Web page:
Why Do You Want to Increase YouTube Views?
Why does this matter anyway? What’s the point of getting more verified “views” on YouTube?
Hootsuite says, “You’re a human with a pulse and a video to share! It’s only natural.” OK, but views (especially on your professional account) do more than just satisfy your desire to be recognized.
While increasing your YouTube views will give you that shot of dopamine you’ve been craving, it also has greater benefits:
- Build Brand Awareness: Whether you’re launching a product or just trying to get your name out there, more views equate to greater awareness.
- Grow Your Following: Turn views into followers and followers into customers. Your video might not be the converting factor, but it could be the entry point into your sales funnel that leads interested viewers to the right place.
- Drive Traffic: YouTube is the second largest search engine (behind Google) on the internet. Collect that traffic on your videos and drive it to your website, landing pages, course, podcasts, and product pages.
- Earn Advertising Income: Gain enough views, and you can start turning those eyeballs into income. YouTubers make an average of $3 to $5 per 1,000 video views. That might not seem like much at first, but imagine if you consistently pump out videos that get thousands of views. And remember—you’ll keep receiving views on your videos for years to come. At that point, it’s passive income.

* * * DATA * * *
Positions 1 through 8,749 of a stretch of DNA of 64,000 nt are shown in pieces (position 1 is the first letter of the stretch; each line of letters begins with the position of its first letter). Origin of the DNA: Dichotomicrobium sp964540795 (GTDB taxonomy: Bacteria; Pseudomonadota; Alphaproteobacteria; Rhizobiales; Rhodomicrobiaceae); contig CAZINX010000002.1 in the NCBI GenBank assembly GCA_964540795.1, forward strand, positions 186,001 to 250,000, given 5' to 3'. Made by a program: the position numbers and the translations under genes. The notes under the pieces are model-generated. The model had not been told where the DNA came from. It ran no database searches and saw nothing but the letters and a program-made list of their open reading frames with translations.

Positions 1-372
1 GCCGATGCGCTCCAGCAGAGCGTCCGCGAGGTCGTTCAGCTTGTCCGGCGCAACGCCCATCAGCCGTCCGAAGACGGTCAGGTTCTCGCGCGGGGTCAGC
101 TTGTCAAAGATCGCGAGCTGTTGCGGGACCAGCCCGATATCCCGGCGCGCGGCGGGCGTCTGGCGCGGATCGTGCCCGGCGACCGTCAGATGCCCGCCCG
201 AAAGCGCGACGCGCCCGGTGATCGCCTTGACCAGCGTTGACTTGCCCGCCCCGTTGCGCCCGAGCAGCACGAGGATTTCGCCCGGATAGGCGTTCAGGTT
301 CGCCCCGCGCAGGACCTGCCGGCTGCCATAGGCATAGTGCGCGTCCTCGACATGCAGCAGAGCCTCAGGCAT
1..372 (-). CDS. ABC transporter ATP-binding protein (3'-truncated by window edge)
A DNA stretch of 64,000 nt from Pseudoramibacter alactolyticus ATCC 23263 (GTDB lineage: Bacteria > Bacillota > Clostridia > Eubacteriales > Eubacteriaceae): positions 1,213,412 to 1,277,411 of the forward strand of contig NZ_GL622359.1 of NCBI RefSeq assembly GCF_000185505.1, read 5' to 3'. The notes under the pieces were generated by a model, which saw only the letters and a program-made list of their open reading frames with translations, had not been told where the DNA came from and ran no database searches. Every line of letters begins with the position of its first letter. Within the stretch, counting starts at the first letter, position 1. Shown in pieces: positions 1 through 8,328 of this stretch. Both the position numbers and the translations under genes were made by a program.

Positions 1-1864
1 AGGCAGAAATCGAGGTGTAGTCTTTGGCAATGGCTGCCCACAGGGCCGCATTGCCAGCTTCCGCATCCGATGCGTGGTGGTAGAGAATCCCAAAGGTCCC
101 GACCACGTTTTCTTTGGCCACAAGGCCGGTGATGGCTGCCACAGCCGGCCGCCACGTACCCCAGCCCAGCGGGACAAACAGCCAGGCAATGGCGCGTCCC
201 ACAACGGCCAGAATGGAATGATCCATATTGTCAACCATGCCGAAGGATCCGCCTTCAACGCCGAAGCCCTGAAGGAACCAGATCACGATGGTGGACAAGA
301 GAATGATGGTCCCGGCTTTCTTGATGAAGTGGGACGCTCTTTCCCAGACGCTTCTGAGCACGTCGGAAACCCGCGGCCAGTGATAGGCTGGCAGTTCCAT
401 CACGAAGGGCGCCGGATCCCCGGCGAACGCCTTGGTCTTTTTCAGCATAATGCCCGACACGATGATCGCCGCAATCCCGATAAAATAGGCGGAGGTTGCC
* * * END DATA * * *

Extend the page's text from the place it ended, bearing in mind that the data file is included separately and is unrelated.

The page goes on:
- Diversify Your Channels: You don’t want to put all your eggs in one basket. Seeing success on a single channel like Instagram, TikTok, or your blog is excellent, but you don’t want an algorithm update or social media account lockdown to tank your business. Use YouTube to add another powerful channel to your communications arsenal.
7 Ways to Get More Views on YouTube
Now, on to the main course—how to get more views on YouTube. Below, we walk you through actionable tips you can implement (right now) to start gaining more views and subscribers.
You might be tempted to do everything at once, but slow down. Try testing these tactics one at a time. If you try them all at once, you won’t know what worked (or didn’t).
Test a tactic, give it space, and then check your results. If you like what you see, try it again.
Not every tactic on this page will help you get more views on YouTube, and that’s OK. But you don’t need all of them to work—you might just need 2 or 3 of them to see a huge impact on your viewership numbers.
1. Tell Your Viewers What to Do
Now, we’re not saying be rude. But don’t just feed your viewers content and send them on their merry way—tell them what to do next:
- Subscribe to our channel
- Turn on notifications
- Share this video
- Comment and join the conversation
- Like this video
- Download our app
- Join our email list
- Visit our website
- Follow us on Instagram
- Talk to our sales team
- Check out our products